I remember being enamored with Lil Peep the first time I heard him. The sadness in his music felt intimately tied to mine.


I remember the anger XXXTentacion had in every single one of his songs, how unique it all felt.


I remember what it felt like to be on the bus on my way to school listening to Mac Miller's Faces. I remember being depressed and lonely for seemingly no good reason. In Mac’s music was that same teenage angst and confusion I felt.


What I was not cognizant of at the time is that these were small rebellions. These artists represented a going against what was accepted, using a whole new set of tools to do so. They defied conventionality to tell their story; that’s what made them so appealing. They were unique, in the same way we felt unique and they were chanting our story.

When I graduated high school and first started sneaking into concerts to take pictures, it was of that rebellion. But this rebellion was no longer playing out alone in a bus. No, it was shared by thousands of fans that loudly represented what I felt in those same artists. I remember when I first saw X preform and realized how much anger and energy people were letting out. The same energy we had held in in school, at home, with friends. That was a real rebellion. People behaving brashly. Loudly. In unison. And as I stood in a sea of MAGA hats, I felt that same rebellion. 



At the root of all fandoms is a symbiotic relationship of feeling heard and understood. For Trump and Soundcloud artists, this is no different, they both gave voice to the fringes of a modernizing world, creating parallel countercultures. These caused rebellions in a desire to be heard. A desire to feel acknowledged. Rebelling does not ask you to do so passively. It wants you to spit and yell at every instance. No one is born feeling that way (at least I don’t think). People, through a series of events, feel pushed to the side of society. And rebellion presents a way back in.

For the Soundcloud scene, that meant making music that was not only raw in terms of its lyrics but raw sonically; purposely underproduced and poorly mixed. The greatest artists of the Soundcloud scene rose to fame with a 50$ mic, cracked software & the internet. These instruments provided a unique freedom to rebel. These artists could bypass the typical structure of blogs, labels and TV shows that artists relied on so heavily before. They had a direct means of communication with their audience and they used this link to build strong, core audiences, dedicated to them and their vision, despite appalling controversy (or maybe because of it.) . Much like Trump has done.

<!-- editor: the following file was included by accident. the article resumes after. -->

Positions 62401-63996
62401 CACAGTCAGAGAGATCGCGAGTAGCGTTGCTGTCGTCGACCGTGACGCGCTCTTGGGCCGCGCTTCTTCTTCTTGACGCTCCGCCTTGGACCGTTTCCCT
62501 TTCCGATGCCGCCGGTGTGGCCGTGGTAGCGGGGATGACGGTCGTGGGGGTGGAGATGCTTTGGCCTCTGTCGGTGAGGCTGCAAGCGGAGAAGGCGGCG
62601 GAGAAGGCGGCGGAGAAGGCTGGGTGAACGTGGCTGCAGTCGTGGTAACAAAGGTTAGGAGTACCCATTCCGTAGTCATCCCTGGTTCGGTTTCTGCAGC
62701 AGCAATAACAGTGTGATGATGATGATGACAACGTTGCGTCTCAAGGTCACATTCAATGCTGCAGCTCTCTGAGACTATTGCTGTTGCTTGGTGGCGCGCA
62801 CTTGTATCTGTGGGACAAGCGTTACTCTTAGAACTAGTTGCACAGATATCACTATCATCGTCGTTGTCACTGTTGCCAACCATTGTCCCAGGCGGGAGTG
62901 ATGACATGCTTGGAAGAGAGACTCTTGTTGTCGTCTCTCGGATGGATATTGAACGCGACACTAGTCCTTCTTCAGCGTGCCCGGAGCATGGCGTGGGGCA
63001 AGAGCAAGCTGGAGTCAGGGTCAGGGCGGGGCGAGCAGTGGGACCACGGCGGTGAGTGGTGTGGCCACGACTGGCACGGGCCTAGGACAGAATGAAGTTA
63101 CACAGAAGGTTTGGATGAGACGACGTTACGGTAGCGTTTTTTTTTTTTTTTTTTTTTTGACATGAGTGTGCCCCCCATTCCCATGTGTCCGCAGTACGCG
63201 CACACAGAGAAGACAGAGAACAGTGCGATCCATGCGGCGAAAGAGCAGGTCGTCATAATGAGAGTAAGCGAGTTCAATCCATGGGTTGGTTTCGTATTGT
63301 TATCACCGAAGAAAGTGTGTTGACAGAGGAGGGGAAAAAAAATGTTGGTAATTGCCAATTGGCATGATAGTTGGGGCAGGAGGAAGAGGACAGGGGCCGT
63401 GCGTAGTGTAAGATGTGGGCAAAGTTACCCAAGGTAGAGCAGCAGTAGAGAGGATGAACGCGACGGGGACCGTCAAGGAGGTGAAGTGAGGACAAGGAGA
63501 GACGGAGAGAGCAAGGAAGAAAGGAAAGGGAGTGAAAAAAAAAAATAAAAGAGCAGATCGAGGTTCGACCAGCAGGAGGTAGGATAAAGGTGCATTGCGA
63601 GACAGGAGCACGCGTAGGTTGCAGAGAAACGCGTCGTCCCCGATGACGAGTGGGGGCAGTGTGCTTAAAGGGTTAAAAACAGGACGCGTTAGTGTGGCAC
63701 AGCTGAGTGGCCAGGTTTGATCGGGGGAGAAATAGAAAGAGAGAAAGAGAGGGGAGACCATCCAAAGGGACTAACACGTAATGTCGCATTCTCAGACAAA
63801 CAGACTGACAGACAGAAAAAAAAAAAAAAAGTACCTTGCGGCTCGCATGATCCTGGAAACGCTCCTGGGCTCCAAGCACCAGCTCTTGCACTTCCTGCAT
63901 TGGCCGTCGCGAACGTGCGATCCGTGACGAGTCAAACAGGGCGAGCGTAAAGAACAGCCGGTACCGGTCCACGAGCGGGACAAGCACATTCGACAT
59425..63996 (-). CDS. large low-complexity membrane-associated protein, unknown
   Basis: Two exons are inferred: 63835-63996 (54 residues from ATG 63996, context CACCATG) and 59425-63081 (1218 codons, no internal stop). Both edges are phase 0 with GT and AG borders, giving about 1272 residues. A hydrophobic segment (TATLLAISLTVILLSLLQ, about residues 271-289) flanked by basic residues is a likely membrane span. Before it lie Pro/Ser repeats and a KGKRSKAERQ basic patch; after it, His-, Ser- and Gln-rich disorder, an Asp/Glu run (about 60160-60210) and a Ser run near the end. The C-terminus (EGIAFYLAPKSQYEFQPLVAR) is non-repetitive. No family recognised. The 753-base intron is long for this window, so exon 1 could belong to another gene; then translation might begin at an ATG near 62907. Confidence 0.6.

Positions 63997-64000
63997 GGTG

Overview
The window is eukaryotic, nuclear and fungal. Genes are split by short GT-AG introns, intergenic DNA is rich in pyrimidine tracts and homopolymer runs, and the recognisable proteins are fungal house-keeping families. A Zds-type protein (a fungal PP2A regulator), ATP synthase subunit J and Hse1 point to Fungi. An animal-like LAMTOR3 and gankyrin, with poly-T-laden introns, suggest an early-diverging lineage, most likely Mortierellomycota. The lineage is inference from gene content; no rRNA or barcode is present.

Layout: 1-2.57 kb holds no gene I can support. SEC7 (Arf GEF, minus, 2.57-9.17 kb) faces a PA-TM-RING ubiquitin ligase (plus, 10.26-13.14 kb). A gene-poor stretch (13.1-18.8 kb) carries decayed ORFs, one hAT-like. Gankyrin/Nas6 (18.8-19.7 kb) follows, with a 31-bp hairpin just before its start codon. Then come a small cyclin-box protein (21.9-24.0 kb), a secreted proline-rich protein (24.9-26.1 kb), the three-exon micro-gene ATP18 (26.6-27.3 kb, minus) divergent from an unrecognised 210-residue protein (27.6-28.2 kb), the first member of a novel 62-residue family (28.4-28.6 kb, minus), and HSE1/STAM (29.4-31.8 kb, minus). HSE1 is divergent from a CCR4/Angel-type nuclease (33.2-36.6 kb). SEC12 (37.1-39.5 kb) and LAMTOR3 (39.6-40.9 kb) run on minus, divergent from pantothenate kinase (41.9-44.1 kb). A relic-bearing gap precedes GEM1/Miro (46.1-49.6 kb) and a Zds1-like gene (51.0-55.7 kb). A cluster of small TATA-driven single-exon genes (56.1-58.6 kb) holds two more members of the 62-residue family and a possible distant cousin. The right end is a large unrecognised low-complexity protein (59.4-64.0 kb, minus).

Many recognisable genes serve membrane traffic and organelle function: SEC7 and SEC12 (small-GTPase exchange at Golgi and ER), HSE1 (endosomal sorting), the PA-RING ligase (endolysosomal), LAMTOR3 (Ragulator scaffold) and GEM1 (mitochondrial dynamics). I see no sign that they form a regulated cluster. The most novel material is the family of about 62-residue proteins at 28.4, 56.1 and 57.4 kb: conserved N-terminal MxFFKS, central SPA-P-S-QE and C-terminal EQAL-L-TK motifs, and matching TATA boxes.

Our generation faced a unique set of problems. In a lot of ways we were incredibly fortunate that we grew up with the advent of the internet but it also meant our struggles were brand new and inherently different. Despite America’s seeming stability, the internet created all these new invisible anxieties. The internet opens up the world and despite its positives, growing up this meant that you felt small, you felt confused because directions seemed infinite. You felt like you had to be someone so early on. And the nature of your phone and social media’s constant presence made it a lot harder to focus. It really changed our set of values. This music in a lot of ways was an answer. The artists presented something to latch on to. In fact, they used those sources of stress to their advantage. Using loud personalities that posted vivid imagery of death, drugs and sex. It was naturally shocking and intriguing and stood out on the platforms we used.  


It’s a bit difficult to draw one single message from the Soundcloud scene given its variance in music, but all of it was a desire to create a space to fit in.

For Lil Peep that meant music that was totally genreless and filled to the brim with pure, beautiful sadness.

For Lil Pump, that meant making ignorant, simple-minded music over synthesized beats that reflected a willful desire to party and forget everything else.

For X, it was, at first, under-produced music with violent yelling. Obviously, this anger later turned to sadness. Using the melancholic samples of a Vine star, X wrote about the modern-day struggles of depression and loneliness. Due to its nature and origin, this music was uniquely relatable to the troubles of our generation. It was a “fuck you” to those who hadn’t understood us. It was a way to cope with growing up.  

We now had music that was OURS and this made for huge fandoms. Live performances were loud. Internet communities were loud. Critics were loud. And yet, all of that was nothing compared to how loud that sea of MAGA hats was as Trump walked on stage. That, too was a rebellion. A rebellion much bigger than any song. And all of those elements that had pushed us to rebel were there in each one of those voices. Except their rebellion was tied much more closely to everything they lived for; civil liberties, social class, daily struggles. It was clear that Trump was being carried by a symbiotic anger, depression and frustration that had once fueled the artists I loved. And here he was preaching to the outsiders of a globalized world. To the “victims” of what seemed like Obama-era policies but were actually part of a larger shifting world. They were finally being heard. And despite the hugely different conditions I couldn’t help but empathize.

For the most part mine ended. My heroes died. I grew a bit older. But still, that need to be heard and acknowledged exists. And so even if my form of rebelling had to end. I wonder where Trump’s rebellion ends. Because he has created a tower much higher, much more difficult to leave.

Copyright Jonathan M. Frydman © All rights reserved.
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